The Michael Jordan of Acrodunking

I read an article recently that referred to me, Jerry Burrell, as the Michael Jordan of Acrodunking. ( look at the December 8, 2008 posting) At first I thought, “Wow, that’s cool that someone appreciates what I do/have done enough to be generous with their praise.” Then as I thought about it, i began to see that this person’s opinion has some merit.

If you’re sensitve about these issues - this is where you begin to seethe and think “how dare he compare himself to Michael Jordan”, but if you will just walk with me maybe you will see that I did not make the comparison, I am just providing info to support it and maybe you will see the comparison without the emotion that currently has you bent out of shape.

Michael Jordan is one of many basketball players good enough to make it to the NBA and make a name for himself. He joined a sport that had been around for a while and took things to a higher level. He not only made a name for himself, he transformed himself over the years and in some ways transformed the game and those around him. I am one of a handful of athletes good enough to make it to the NBA mascot world that included a form of entertainment that had been around for a while and make a name for myself and in some ways transformed the game of NBA mascot dunking and those around me.

It goes without saying that with the help from Nike and his teammates, Michael Jordan became a household name and many would say he is the best to have ever played the game. He did things no one else did at the time but that many are doing now. He was relentless in his determination to win and this drove him to make things happen by any means necessary. People around him almost out of necessity became better players just to keep up.

He was not just an excellent individual player, he inspired those on his team to strive for excellence. He set the example for the kind of work that was necessary to be great. Physically he was gifted, but I will suggest that it was his mental acuity that led to his greatness. His attitude, his focus, his determination and his desire to win.

I am not an avid NBA fan but I know enough about Michael Jordan to know that it was his attitude, his work ethic and his passion for the game that made him who he was.

Back to the comparison.

Those who know me, know that I rarely toot my own horn. I will talk about ACRODUNK all day long and how awesome the team is but I rarely focus on my achievements. I let the videos, articles and others do the talking for me. Having said that, bear with me as the horn toots.

Prior to 1993, acrobatic slam dunk performers were not dunking from the free throw line. Very few ball transfers were being done and dunking without the trampoline by an NBA mascot was unheard of. From 1992 when I started dunking to 1995 when the Rockets won their second NBA Championship and I was dunking as TURBO, more innovations were introduced to the world of solo acrobatic slam dunking than the entire decade after that.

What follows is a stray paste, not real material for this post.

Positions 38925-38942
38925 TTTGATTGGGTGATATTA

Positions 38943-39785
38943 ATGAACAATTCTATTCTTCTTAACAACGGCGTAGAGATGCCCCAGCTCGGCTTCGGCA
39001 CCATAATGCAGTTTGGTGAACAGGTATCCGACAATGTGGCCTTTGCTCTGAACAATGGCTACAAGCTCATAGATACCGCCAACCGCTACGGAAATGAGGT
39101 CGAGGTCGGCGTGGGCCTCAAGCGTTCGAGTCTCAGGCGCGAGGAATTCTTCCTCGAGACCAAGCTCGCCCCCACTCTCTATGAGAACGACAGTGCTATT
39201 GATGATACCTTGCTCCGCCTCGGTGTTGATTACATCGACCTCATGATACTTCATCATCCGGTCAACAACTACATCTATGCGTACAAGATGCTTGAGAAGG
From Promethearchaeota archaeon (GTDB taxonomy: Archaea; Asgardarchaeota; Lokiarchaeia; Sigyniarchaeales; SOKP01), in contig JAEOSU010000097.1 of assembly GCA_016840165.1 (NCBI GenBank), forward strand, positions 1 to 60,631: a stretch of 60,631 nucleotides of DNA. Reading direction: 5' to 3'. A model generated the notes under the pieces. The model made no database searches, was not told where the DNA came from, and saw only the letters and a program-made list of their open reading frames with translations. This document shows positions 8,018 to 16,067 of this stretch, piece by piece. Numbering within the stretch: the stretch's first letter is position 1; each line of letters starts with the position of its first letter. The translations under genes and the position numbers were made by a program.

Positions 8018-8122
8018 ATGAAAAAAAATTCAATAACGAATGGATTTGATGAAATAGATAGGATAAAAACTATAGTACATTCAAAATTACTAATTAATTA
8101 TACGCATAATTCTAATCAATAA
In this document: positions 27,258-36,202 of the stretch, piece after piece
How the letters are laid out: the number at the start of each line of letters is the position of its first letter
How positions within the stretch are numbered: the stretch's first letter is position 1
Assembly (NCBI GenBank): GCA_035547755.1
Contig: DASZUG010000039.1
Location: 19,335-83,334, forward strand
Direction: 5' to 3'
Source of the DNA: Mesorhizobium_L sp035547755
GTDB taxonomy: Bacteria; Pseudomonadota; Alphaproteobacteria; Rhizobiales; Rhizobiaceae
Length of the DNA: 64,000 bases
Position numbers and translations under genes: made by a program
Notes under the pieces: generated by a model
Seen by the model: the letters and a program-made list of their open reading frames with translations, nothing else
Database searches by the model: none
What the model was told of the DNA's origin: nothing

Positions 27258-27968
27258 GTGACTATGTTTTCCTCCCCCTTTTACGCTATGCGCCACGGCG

That is a bold statement, but I challenge anyone to refute it with facts, not opinion.

See the following:

Here is the partial list of acrobatic slam dunk innovations that were introduced during that 3 year span:

-Dunking from the free throw line and beyond

-Dunking from 1 mini trampoline to another mini trampoline (not double-mini)

-Flip dunking from 1 mini-trampoline to another mini-trampoline

-Flipping from the floor onto the mini trampoline into flip dunks

-Double transfers (Double thru the legs, around the back thru the legs, etc)

-Front flips with transfers (Front flip thru the legs, front flip double thru the legs)

-Roller blade dunks off ramp with transfers and alley oops

-Front flip dunks on roller blades off ramp

-Rappel dunks from the rafters

-Swinging rappel dunks from the rafters

-Two ball front flip dunks

-Two ball 360 dunks

-Layout and pike front flip dunks

-Back flip dunks off the backboard

-Back flip dunks off 16 foot ladder

-Front flip dunks through 12 x 8 ft paper banners

-Front flip dunks through banners with the basketball on the blind side of the banner

-Two-man dunk shows as part of mascot performance

-Creation of the blueprint for NBA dunk teams

-Front flip dunk over 10 ft. ladder

Many of these innovations that were introduced 15-17 years ago are still being done by acrobatic slam dunkers today and some are still refreshing to see.

With the founding of our acrobatic slam dunk team, the High “Impact” Squad in 1994 and later ACRODUNK, even more innovations to team acrobatic slam dunking were introduced. Team TURBO, the Houston Rockets Dunk Team (1996-2003) populated by members of the High “Impact” Squad is the reason there are so many NBA branded Dunk teams around the league.

Acrobatic slam dunkers around the world were studying whatever footage they could get their hands on of TURBO and the High “Impact” Squad.

This was pre-youtube, so it was “hard to get” footage. But it was out there and those who really wanted it were finding it.